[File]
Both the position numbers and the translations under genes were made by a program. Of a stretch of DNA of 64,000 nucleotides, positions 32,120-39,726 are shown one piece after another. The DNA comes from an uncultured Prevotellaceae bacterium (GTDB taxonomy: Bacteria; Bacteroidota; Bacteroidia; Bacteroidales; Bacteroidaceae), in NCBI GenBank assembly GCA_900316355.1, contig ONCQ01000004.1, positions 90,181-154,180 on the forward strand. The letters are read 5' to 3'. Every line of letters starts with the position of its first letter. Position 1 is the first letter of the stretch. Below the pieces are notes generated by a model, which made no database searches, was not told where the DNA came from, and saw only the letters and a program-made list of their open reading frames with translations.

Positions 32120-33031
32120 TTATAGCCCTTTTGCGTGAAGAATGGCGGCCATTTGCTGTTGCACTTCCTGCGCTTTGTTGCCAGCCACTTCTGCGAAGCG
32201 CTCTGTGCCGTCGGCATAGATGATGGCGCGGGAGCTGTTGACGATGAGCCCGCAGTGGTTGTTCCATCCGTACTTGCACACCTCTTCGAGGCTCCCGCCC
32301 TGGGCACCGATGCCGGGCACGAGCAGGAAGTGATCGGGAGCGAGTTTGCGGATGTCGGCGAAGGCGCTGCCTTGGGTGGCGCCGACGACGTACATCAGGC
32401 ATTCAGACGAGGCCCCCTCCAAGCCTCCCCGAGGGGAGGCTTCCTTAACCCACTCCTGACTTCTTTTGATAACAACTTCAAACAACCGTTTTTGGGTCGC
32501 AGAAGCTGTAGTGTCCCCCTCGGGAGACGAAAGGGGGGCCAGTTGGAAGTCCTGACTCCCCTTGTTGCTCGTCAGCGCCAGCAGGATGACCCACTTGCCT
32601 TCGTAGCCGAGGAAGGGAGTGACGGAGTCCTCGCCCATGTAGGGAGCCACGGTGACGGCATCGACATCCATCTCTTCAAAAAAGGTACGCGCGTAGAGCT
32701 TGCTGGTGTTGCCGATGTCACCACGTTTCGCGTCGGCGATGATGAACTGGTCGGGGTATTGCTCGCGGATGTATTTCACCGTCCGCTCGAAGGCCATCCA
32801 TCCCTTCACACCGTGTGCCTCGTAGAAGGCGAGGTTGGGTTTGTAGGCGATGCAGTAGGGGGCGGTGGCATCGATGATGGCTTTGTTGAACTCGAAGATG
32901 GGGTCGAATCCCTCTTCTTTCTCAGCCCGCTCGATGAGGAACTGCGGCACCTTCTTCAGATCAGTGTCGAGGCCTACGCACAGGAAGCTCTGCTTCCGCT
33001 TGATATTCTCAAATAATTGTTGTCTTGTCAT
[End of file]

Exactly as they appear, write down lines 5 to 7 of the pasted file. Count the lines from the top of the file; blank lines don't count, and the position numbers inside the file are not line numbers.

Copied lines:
32301 TGGGCACCGATGCCGGGCACGAGCAGGAAGTGATCGGGAGCGAGTTTGCGGATGTCGGCGAAGGCGCTGCCTTGGGTGGCGCCGACGACGTACATCAGGC
32401 ATTCAGACGAGGCCCCCTCCAAGCCTCCCCGAGGGGAGGCTTCCTTAACCCACTCCTGACTTCTTTTGATAACAACTTCAAACAACCGTTTTTGGGTCGC
32501 AGAAGCTGTAGTGTCCCCCTCGGGAGACGAAAGGGGGGCCAGTTGGAAGTCCTGACTCCCCTTGTTGCTCGTCAGCGCCAGCAGGATGACCCACTTGCCT